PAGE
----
I’m asking you to go because it’s one of the treasures of the Bay Area and well worth an afternoon’s trip. I’m asking you to go now because it’s a treasure whose small businesses will suffer in the next months because it looks like Armageddon on the nightly news.
When people are listing the beautiful places to go in the Bay Area, a little town called Sausalito will often be at the top of the list. A lot of you have probably heard of it and some of you have already been there and so you know that there’s a reason it got so famous. It’s just on the other side of the Golden Gate Bridge, right on the bay, with a view that I recently watched nearly paralyze a couple of German friends I took there. Still, the town of Sausalito itself has become generic and over-commercialized, the way beautiful places that people like to go will.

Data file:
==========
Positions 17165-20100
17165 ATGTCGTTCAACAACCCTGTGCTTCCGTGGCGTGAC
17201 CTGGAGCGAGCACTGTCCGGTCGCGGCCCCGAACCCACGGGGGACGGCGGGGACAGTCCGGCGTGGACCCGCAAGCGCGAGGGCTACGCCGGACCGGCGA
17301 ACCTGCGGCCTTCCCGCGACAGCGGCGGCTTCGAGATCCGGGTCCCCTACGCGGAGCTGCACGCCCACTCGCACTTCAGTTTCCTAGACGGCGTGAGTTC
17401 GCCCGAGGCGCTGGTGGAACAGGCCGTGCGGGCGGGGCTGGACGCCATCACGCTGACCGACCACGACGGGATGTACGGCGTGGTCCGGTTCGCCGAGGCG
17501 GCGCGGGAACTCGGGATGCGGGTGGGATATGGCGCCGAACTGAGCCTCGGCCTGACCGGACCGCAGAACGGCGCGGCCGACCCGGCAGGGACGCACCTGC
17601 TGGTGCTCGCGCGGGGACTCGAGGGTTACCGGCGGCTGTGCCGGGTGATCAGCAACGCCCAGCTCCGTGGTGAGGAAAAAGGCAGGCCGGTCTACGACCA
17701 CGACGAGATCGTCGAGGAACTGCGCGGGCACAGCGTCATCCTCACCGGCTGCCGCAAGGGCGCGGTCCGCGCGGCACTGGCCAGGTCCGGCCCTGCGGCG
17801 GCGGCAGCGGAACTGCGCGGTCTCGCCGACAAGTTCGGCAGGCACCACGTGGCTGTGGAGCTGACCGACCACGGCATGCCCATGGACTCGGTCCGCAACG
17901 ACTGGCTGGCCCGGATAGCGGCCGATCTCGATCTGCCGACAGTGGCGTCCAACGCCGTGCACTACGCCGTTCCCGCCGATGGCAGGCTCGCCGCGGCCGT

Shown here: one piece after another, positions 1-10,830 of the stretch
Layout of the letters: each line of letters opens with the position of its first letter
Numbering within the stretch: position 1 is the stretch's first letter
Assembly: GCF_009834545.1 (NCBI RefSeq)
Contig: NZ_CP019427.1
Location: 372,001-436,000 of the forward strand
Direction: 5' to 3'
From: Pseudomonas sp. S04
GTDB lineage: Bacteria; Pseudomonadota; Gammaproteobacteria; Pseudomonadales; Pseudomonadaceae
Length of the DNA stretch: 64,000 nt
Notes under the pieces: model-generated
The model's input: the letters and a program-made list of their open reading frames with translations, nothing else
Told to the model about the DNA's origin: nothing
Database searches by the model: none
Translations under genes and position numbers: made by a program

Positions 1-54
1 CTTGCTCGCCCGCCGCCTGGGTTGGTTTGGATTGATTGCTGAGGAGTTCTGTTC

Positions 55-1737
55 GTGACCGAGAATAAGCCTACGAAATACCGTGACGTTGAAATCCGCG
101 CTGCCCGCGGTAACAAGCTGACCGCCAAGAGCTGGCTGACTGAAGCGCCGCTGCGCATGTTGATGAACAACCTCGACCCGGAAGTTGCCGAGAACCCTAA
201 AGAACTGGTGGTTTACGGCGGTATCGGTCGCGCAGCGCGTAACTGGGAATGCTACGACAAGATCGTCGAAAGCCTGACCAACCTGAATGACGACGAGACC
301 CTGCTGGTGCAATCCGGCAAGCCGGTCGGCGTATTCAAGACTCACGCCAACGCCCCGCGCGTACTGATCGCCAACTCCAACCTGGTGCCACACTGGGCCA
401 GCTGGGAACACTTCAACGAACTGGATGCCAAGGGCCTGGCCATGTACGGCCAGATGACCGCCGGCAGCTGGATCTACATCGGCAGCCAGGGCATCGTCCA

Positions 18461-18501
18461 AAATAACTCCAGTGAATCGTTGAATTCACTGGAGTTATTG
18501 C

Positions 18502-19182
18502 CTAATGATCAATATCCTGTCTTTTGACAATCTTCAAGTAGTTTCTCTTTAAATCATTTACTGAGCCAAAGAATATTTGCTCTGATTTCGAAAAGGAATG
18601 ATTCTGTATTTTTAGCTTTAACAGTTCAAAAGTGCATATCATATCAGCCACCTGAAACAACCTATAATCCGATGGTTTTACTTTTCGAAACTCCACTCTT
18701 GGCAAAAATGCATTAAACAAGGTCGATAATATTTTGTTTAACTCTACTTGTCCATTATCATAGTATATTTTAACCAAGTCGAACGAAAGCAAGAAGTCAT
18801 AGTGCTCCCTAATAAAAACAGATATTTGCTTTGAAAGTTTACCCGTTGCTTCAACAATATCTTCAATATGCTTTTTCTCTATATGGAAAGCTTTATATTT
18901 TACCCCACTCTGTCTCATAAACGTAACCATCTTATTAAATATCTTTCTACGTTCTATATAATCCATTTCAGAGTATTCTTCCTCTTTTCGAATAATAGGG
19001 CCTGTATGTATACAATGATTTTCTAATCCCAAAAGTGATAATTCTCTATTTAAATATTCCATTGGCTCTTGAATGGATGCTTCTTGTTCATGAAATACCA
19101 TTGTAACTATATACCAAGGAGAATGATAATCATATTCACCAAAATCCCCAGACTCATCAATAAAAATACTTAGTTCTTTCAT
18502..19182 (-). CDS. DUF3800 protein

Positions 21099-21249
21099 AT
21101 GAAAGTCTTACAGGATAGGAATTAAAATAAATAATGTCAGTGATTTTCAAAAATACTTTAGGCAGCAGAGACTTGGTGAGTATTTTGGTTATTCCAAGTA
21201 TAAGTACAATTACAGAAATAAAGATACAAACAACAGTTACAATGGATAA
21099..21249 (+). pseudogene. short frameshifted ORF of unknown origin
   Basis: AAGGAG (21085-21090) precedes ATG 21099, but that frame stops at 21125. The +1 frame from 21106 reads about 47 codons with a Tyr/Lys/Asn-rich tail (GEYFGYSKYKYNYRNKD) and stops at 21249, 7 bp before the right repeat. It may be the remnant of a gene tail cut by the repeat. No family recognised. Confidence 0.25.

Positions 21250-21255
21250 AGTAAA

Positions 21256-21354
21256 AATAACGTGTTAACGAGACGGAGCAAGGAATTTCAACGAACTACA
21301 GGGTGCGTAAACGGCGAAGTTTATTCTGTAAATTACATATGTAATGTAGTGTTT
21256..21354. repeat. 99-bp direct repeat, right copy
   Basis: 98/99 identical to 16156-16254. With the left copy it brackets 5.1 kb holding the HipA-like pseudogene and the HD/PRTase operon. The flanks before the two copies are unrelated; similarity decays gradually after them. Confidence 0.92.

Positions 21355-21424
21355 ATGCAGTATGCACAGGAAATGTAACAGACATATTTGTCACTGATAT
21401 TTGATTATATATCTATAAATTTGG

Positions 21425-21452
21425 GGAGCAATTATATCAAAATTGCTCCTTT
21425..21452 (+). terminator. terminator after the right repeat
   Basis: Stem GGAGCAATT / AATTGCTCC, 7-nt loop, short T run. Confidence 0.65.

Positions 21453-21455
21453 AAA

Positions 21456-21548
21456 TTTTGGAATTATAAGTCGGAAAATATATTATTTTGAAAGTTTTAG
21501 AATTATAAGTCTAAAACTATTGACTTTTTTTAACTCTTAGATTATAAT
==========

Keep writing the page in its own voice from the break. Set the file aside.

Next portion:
If this is as tiresome to you as it is to me, here’s my suggestion: Drive to Sausalito. There is only one way in and you’ll get stuck in traffic along the water as your fellow tourists dally about, looking for parking, trying to figure out how their rental cars work, etc., which will give you plenty of time to enjoy that spectacular view of San Francisco. When you’ve had enough, cut into the hills behind the main commercial strip and start looking for a staircase. You’ll have to do a bit of weaving, but eventually you’ll find one and, in the meantime, the hills of Sausalito are a bit like an architecture museum. Parking will be easy up there, I swear, so as soon as you find some stairs, leave your wheels behind and start climbing. At the end of each staircase, you’ll have to cross a street and search a bit for the next, but it’s not very hard and it won’t be long before you cross into a wooded trail. Just a little bit further and you’ll have a view of the bay and the ocean at the same time. This is stunning and maybe enough, but if it’s not, you can follow the path down into the Marin Headlands. I don’t know why all the rest of the tourists aren’t doing this, but, thankfully, they’re not.